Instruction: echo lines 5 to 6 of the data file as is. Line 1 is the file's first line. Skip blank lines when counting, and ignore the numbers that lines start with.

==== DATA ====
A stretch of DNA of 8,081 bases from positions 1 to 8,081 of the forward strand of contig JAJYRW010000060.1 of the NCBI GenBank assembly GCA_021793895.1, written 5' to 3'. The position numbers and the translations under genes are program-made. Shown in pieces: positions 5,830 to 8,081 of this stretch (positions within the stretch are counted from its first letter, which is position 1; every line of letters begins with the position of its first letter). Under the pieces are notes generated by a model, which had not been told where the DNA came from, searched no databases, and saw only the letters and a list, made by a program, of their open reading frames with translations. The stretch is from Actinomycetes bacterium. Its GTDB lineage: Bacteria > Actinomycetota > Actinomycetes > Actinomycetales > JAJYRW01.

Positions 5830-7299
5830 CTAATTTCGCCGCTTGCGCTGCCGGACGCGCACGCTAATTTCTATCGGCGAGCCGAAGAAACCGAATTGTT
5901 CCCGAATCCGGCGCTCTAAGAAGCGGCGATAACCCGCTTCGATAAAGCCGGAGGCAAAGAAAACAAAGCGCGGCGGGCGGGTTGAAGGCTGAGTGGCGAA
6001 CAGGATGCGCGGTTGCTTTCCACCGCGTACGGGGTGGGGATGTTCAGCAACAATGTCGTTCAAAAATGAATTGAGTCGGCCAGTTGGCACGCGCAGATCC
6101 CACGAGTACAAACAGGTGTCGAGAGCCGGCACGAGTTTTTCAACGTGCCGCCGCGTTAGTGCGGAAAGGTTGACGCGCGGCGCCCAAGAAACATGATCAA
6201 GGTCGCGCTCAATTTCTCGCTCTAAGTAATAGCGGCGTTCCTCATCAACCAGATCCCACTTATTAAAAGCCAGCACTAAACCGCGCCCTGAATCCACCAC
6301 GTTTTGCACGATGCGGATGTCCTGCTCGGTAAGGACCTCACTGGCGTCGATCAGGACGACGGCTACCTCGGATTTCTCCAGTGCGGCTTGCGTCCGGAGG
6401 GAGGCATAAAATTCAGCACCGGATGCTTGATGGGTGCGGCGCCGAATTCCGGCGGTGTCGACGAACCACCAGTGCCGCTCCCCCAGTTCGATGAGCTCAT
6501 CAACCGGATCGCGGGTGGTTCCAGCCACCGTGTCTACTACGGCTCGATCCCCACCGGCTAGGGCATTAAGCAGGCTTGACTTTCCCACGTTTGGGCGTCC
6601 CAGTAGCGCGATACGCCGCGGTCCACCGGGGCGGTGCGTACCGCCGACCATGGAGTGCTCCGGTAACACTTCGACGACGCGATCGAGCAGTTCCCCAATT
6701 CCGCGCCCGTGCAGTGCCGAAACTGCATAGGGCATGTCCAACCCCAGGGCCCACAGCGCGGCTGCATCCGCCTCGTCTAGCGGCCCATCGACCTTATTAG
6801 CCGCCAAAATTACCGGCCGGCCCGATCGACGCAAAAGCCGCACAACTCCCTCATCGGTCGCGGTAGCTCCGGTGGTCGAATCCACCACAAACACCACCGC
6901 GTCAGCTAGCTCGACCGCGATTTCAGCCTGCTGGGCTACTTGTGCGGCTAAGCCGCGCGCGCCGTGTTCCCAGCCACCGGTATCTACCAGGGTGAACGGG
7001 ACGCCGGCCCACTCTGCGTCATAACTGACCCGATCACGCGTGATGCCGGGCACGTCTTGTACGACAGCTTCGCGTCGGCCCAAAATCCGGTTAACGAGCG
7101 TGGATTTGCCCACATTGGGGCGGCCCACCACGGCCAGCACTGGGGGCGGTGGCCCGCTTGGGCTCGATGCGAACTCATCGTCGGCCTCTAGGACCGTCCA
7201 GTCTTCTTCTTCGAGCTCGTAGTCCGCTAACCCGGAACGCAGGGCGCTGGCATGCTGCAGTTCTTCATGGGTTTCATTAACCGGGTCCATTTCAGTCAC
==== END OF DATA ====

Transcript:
6001 CAGGATGCGCGGTTGCTTTCCACCGCGTACGGGGTGGGGATGTTCAGCAACAATGTCGTTCAAAAATGAATTGAGTCGGCCAGTTGGCACGCGCAGATCC
6101 CACGAGTACAAACAGGTGTCGAGAGCCGGCACGAGTTTTTCAACGTGCCGCCGCGTTAGTGCGGAAAGGTTGACGCGCGGCGCCCAAGAAACATGATCAA